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 A111592 Admirable numbers. A number n is admirable if there exists a proper divisor d' of n such that sigma(n)-2d'=2n, where sigma(n) is the sum of all divisors of n. 41

%I

%S 12,20,24,30,40,42,54,56,66,70,78,84,88,102,104,114,120,138,140,174,

%T 186,222,224,234,246,258,270,282,308,318,354,364,366,368,402,426,438,

%U 464,474,476,498,532,534,582,606,618,642,644,650,654,672,678,762,786,812

%N Admirable numbers. A number n is admirable if there exists a proper divisor d' of n such that sigma(n)-2d'=2n, where sigma(n) is the sum of all divisors of n.

%C All admirable numbers are abundant.

%C If 2^n-2^k-1 is an odd prime then m=2^(n-1)*(2^n-2^k-1) is in the sequence because 2^k is one of the proper divisors of m and sigma(m)-2m=(2^n-1)*(2^n-2^k)-2^n*(2^n-2^k-1)=2^k hence m=(sigma(m)-m)-2^k, namely m is an Admirable number. This is one of the results of the following theorem that I have found. Theorem: If 2^n-j-1 is an odd prime and m=2^(n-1)*(2^n-j-1) then sigma(m)-2m=j. The case j=0 is well known. - _Farideh Firoozbakht_, Jan 28 2006

%C In particular, these numbers have abundancy 2 to 3: 2 < sigma(n)/n <= 3. - _Charles R Greathouse IV_, Jan 30 2014

%C Subsequence of A083207. - _Ivan N. Ianakiev_, Mar 20 2017

%C The concept of admirable numbers was developed by educator Jerome Michael Sachs (1914-2012) for a television in-service training course in mathematics for elementary school teachers. - _Amiram Eldar_, Aug 22 2018

%C Odd terms are listed in A109729. For abundant nonsquares, it is equivalent to say sigma(n)/2 - n divides n. For squares, sigma(n)/2 - n is half-integer, but n could still be an integer multiple. This first occurs for n = m^2 with even m = 2^k*(2^(2*k+1)-1), k = 1, 2, 3, 6, ... (A146768), and odd m = 13167. - _M. F. Hasler_, Jan 26 2020

%H Charles R Greathouse IV, <a href="/A111592/b111592.txt">Table of n, a(n) for n = 1..10000</a>

%H F. Firoozbakht, M. F. Hasler, <a href="https://cs.uwaterloo.ca/journals/JIS/VOL13/Hasler/hasler2.html">Variations on Euclid's formula for Perfect Numbers</a>, JIS 13 (2010) #10.3.1.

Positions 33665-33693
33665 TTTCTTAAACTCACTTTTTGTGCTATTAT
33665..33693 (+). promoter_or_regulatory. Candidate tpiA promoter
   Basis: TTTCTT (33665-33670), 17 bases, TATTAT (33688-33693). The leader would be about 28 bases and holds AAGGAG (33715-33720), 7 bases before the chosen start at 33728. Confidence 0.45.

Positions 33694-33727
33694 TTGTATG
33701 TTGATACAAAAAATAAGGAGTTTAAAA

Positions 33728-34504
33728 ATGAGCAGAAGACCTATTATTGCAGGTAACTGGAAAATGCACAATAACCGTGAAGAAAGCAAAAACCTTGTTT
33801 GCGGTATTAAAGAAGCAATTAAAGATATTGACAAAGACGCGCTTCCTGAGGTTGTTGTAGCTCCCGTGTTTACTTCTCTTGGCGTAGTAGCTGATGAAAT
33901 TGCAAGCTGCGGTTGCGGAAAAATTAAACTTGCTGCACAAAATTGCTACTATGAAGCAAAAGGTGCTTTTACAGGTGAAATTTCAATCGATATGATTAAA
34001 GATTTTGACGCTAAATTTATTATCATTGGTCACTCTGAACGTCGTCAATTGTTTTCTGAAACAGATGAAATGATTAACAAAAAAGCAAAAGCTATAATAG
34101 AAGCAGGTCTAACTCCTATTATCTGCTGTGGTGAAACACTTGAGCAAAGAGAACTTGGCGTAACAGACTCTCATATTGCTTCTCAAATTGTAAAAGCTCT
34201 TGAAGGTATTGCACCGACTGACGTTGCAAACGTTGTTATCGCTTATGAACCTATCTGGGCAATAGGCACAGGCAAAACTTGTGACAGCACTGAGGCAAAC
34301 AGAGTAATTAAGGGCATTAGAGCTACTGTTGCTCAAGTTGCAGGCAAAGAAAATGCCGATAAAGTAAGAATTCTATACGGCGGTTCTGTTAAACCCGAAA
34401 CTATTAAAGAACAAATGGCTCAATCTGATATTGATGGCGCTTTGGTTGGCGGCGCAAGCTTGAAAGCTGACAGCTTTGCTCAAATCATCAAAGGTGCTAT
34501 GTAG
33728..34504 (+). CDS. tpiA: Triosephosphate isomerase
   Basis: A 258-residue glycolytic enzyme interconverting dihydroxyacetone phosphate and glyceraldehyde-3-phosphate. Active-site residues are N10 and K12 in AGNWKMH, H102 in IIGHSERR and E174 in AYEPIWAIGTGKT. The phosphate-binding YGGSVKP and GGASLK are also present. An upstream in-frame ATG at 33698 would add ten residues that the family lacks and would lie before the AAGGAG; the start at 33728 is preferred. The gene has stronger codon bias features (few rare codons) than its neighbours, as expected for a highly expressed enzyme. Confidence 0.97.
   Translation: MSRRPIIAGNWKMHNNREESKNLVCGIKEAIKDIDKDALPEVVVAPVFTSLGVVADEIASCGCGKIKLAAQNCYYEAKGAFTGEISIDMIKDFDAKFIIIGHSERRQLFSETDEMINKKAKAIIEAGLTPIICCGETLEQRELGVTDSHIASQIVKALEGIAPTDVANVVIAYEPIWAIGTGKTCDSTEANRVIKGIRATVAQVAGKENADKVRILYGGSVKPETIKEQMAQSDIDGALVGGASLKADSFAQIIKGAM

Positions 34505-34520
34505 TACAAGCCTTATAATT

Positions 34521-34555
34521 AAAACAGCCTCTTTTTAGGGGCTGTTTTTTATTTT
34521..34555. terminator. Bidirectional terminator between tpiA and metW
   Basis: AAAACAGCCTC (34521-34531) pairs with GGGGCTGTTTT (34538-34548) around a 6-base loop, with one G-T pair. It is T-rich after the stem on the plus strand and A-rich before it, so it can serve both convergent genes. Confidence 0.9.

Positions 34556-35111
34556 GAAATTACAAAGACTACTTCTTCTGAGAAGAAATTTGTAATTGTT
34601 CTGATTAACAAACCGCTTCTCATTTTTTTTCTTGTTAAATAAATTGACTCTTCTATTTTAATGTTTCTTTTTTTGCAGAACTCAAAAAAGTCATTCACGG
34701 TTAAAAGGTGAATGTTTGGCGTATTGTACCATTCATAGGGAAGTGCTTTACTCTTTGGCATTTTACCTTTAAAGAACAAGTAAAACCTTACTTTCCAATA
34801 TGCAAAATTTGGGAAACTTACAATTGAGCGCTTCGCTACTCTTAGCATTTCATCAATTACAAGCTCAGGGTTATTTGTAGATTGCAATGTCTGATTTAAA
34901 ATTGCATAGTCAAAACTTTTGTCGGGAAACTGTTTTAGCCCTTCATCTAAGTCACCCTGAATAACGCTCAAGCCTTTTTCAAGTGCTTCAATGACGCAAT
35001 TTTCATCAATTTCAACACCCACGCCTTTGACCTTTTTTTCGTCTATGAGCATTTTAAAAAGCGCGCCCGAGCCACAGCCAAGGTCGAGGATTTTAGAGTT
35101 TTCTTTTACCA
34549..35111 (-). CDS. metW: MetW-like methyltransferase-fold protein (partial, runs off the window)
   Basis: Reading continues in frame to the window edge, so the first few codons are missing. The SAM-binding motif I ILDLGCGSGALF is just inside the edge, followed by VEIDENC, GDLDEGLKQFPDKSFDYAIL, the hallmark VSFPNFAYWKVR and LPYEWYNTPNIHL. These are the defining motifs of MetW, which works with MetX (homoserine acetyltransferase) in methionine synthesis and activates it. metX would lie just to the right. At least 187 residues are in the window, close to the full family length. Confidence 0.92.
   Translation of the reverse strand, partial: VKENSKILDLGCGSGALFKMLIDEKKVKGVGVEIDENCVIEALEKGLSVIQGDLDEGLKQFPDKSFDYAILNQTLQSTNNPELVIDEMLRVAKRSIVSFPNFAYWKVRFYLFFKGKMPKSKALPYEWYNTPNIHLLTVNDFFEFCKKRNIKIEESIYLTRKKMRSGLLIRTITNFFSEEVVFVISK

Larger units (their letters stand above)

%H Giovanni Resta, <a href="http://www.numbersaplenty.com/set/admirable_number/">admirable numbers</a>

%H J. M. Sachs, <a href="https://www.jstor.org/stable/41184328">Admirable Numbers and Compatible Pairs</a>, The Arithmetic Teacher, Vol. 7, No. 6 (1960), pp. 293-295.

%H T. Trotter, <a href="https://web.archive.org/web/20101130221929/http://www.trottermath.net/numthry/admirabl.html">Admirable Numbers</a> [Warning: As of March 2018 this site appears to have been hacked. Proceed with great caution. The original content should be retrieved from the Wayback machine and added here. - _N. J. A. Sloane_, Mar 29 2018]

%e 12 = 1+3+4+6-2, 20 = 2+4+5+10-1, etc.

%p with(numtheory); isadmirable := proc(n) local b, d, S; b:=false; S:=divisors(n) minus {n}; for d in S do if sigma(n)-2*d=2*n then b:=true; break fi od; return b; end: select(proc(z) isadmirable(z) end, [\$1..1000]); # _Walter Kehowski_, Aug 12 2005

%t fQ[n_] := Block[{d = Most[Divisors[n]], k = 1}, l = Length[d]; s = Plus @@ d; While[k < l && s - 2d[[k]] > n, k++ ]; If[k > l || s != n + 2d[[k]], False, True]]; Select[ Range, fQ[ # ] &] (* _Robert G. Wilson v_, Aug 13 2005 *)

%t Select[Range,MemberQ[Most[Divisors[#]],(DivisorSigma[1,#]-2*#)/2]&] (* _Ivan N. Ianakiev_, Mar 23 2017 *)

%o (PARI) for(n=1,10^3,ap=sigma(n)-2*n;if(ap>0 && (ap%2)==0,d=ap/2;if(d!=n && (n%d)==0, print1(n",")))) - Herman Jamke (hermanjamke(AT)fastmail.fm), Mar 30 2008

%o (PARI) is(n)=if(issquare(n)||issquare(n/2),0,my(d=sigma(n)/2-n); d>0 && d!=n && n%d==0) \\ _Charles R Greathouse IV_, Jun 21 2011

%Y Subsequence of A005101 (abundant numbers).

%Y Cf. A000396 (perfect numbers), A005100 (deficient numbers), A000203 (sigma), A061645.

%Y Cf. A109729 (odd admirable numbers).

%K easy,nonn

%O 1,1

%A _Jason Earls_, Aug 09 2005

%E Better definition from _Walter Kehowski_, Aug 12 2005

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Last modified April 14 12:11 EDT 2021. Contains 342949 sequences. (Running on oeis4.)